yea you need context for defs...

    A-7#5 is not really a chord, at least there is no real source or reference for construction. We all know the basic two common Line Cliches. Right...

    Either melodic lines from Root or 5th.

    I'll skip all the BS.... The notation usually implies a voicing of an implied chord...with a Line cliche. Line cliches are melodic line with step wise motion. In your example the notation would imply upward step wise motion.

    So it is a Two Part notation label.

    If your soloing... or arranging a big band or orchestral section of music... you would generally make musical choices of what note collections you want to pull your Line Cliche from.

    Part of playing Jazz involves using Chord Patterns... meaning you don't just play or pull from vanilla single harmonic references all the time.

  18. #17

    User Info Menu

    Quote Originally Posted by christianm77
    Berklee has made some really strange choices historically that it now (and by extension musicians in general) seems stuck with. Having separate names of 13th chords and chord scales is one area I would really like them to clear up for OCD reasons. (I also could live to never again hear the grotesque maulings of classical modal terminology that have become standard.)

    I suppose that’s what you get for putting jazz musicians in change of things haha.

    But seriously, I have seen m7#5 and I always found it to be an annoying name even on the basis of Berklee-oid CST. What minor scale in common use has a #5. Complete doofuses!

    As rag says it may come from the James Bond Line Cliche which has a history going back a lot earlier in jazz (it crops up in the Eddie Lang/Carl Kress duet ‘picking my way’ for example.)

    Another example is the m6 chord of course, which is the minor triad plus a major sixth. So yeah.

    Probably big band charts are to blame and of course Berklee started as a big band school. And chord symbols grew up as a practical shorthand and it shouldn’t really matter .

    Anyway whatever you call it, it makes an excellent all purpose ‘modern chord.’

    Try it in ‘Upper Manhattan Medical Group’ instead of Dbo7 (Dbm7#5) Be the talk of the town. Amaze your friends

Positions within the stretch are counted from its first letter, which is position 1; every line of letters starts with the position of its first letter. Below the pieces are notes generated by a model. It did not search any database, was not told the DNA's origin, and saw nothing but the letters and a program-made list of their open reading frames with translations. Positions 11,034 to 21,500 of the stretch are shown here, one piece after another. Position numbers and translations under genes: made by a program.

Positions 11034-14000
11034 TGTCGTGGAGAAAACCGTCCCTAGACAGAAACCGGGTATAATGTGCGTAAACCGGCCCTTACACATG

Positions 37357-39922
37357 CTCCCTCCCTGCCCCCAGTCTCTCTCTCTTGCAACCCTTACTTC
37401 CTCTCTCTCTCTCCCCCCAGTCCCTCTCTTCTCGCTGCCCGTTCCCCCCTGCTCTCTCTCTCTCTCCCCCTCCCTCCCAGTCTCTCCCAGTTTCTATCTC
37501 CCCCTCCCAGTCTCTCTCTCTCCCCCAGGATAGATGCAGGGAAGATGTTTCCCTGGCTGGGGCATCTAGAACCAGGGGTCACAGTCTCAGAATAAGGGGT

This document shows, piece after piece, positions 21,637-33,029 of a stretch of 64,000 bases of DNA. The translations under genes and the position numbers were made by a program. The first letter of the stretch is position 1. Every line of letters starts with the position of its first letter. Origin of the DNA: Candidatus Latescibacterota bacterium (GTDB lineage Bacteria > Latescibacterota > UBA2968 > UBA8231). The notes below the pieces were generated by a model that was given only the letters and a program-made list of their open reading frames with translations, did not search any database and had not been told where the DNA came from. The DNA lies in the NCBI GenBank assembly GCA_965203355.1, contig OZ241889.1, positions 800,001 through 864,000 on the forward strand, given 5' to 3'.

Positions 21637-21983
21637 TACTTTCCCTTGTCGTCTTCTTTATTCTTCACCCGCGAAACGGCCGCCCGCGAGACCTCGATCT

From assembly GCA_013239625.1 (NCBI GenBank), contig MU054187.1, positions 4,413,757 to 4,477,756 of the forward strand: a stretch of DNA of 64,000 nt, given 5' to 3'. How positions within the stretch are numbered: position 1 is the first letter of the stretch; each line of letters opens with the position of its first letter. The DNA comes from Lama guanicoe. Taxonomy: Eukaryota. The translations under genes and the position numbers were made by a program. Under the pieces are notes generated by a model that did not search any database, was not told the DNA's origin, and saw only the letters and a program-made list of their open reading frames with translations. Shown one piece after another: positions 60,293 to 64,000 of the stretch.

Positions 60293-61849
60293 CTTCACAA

Chord symbol shorthand has you that upset?

  19. #18

    User Info Menu

    Quote Originally Posted by Donplaysguitar
    Chord symbol shorthand has you that upset?
    it’s mostly joking







    mostly

  20. #19

    User Info Menu

    Anyway I’m on the figured bass now. None of that jazz rubbish.

  21. #20

    User Info Menu

    m7#5 exists outside of line cliches in Brazilian music. (It also exists inside line cliches in Brazilian music).

    You'll hear it in

    Desfile de Afoxe by Chico Pinheiro as a transitional chord. Also in his Mandarim, the second chord in the tune.

    E Preciso Perdoar between an Abm6 and a Gbo

    Ela E Carioca as a kind of subdominant function

    Inspiracao na Esquina. C#m7sus C#m7#5 Bb7b13

    Migration by Dori Caymmi where it's used more like a minor tonic, more or less.

    O Barquino, m9#5 used as a tonic in one arrangement.

    Prato Feito by Toninho Horta. Multiple places in the tune making different transitions.

    I think that this chord is a stack of fourths over a bass note. The stack of fourths makes the sound ambiguous, in the way, say, that xx2233 can function in a lot of different ways. The bass note makes it more specific, but still leaves a lot of ambiguity.

    In the tunes I just listed, it is more often a transitional chord, although I wouldn't call any of the usages a line cliche. But, sometimes it's more like a tonic and clearly not a line cliche.

    I think the way this chord is used in Brazil sometimes reflects something that isn't often heard in an American jazz standard, if ever. It's its own thing.

  22. #21

    User Info Menu

    Yeah I always think of it as having a Brazilian tinge

  23. #22

    User Info Menu

    As well as dim7, it occurs to me that this chord also functions very well as sub for altered dominant.

    In which case it becomes a 7b13#9 with no 3rd.

    And who would play a third in an altered dominant anyway? Leading tones lead to sinful thoughts. It’s in Leviticus.

    (srlsy leaving the 3rd out is a great way to make alt dominants sound open, modern, and somewhat Brazilian.

    Especially if you grab x 3 6 3 4 x

    So, minor tonic, inverted major tonic, diminished, dominant... there’s nothin it won’t do. Why bother learning other chords even?
    Last edited by christianm77; 04-04-2021 at 02:30 PM.

  24. #23

    User Info Menu

    It seems to me that the name is quite handy for the guitar. If one knows their drop 2s and 3s they know exactly what to do.

    The artful usage of the chord is trickier than the playing of it.

  25. #24

    User Info Menu

    The truth is out there, and so is David Duchovney... which is worse?


  26. #25

    User Info Menu

    DD of course